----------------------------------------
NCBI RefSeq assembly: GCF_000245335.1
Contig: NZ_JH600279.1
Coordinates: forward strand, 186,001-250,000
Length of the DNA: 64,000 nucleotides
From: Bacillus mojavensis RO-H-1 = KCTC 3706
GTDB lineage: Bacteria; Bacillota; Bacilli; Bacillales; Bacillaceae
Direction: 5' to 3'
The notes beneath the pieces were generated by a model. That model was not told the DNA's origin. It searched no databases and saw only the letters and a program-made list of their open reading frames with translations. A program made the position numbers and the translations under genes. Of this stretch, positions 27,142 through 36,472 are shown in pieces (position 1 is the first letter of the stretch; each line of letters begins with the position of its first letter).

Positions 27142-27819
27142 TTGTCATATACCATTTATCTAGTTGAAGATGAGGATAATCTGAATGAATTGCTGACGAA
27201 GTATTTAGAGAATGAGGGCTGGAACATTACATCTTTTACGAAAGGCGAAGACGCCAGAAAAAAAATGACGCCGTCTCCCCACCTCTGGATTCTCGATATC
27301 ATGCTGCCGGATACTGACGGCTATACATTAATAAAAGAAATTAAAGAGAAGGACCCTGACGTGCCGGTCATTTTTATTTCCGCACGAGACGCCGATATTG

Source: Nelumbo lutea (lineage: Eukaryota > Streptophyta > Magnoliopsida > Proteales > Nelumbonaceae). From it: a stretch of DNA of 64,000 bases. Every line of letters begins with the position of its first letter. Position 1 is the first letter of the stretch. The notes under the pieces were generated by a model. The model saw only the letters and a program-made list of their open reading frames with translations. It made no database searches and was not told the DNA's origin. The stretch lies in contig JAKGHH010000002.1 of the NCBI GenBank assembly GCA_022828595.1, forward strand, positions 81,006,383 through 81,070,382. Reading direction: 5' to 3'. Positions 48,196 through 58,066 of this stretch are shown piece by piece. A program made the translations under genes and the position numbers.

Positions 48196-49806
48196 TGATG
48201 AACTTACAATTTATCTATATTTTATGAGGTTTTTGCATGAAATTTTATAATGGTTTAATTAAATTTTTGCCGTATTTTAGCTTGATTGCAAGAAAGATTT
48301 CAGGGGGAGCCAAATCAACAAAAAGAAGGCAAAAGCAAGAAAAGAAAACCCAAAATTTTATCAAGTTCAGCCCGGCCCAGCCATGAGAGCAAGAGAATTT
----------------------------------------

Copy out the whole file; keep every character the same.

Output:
NCBI RefSeq assembly: GCF_000245335.1
Contig: NZ_JH600279.1
Coordinates: forward strand, 186,001-250,000
Length of the DNA: 64,000 nucleotides
From: Bacillus mojavensis RO-H-1 = KCTC 3706
GTDB lineage: Bacteria; Bacillota; Bacilli; Bacillales; Bacillaceae
Direction: 5' to 3'
The notes beneath the pieces were generated by a model. That model was not told the DNA's origin. It searched no databases and saw only the letters and a program-made list of their open reading frames with translations. A program made the position numbers and the translations under genes. Of this stretch, positions 27,142 through 36,472 are shown in pieces (position 1 is the first letter of the stretch; each line of letters begins with the position of its first letter).

Positions 27142-27819
27142 TTGTCATATACCATTTATCTAGTTGAAGATGAGGATAATCTGAATGAATTGCTGACGAA
27201 GTATTTAGAGAATGAGGGCTGGAACATTACATCTTTTACGAAAGGCGAAGACGCCAGAAAAAAAATGACGCCGTCTCCCCACCTCTGGATTCTCGATATC
27301 ATGCTGCCGGATACTGACGGCTATACATTAATAAAAGAAATTAAAGAGAAGGACCCTGACGTGCCGGTCATTTTTATTTCCGCACGAGACGCCGATATTG

Source: Nelumbo lutea (lineage: Eukaryota > Streptophyta > Magnoliopsida > Proteales > Nelumbonaceae). From it: a stretch of DNA of 64,000 bases. Every line of letters begins with the position of its first letter. Position 1 is the first letter of the stretch. The notes under the pieces were generated by a model. The model saw only the letters and a program-made list of their open reading frames with translations. It made no database searches and was not told the DNA's origin. The stretch lies in contig JAKGHH010000002.1 of the NCBI GenBank assembly GCA_022828595.1, forward strand, positions 81,006,383 through 81,070,382. Reading direction: 5' to 3'. Positions 48,196 through 58,066 of this stretch are shown piece by piece. A program made the translations under genes and the position numbers.

Positions 48196-49806
48196 TGATG
48201 AACTTACAATTTATCTATATTTTATGAGGTTTTTGCATGAAATTTTATAATGGTTTAATTAAATTTTTGCCGTATTTTAGCTTGATTGCAAGAAAGATTT
48301 CAGGGGGAGCCAAATCAACAAAAAGAAGGCAAAAGCAAGAAAAGAAAACCCAAAATTTTATCAAGTTCAGCCCGGCCCAGCCATGAGAGCAAGAGAATTT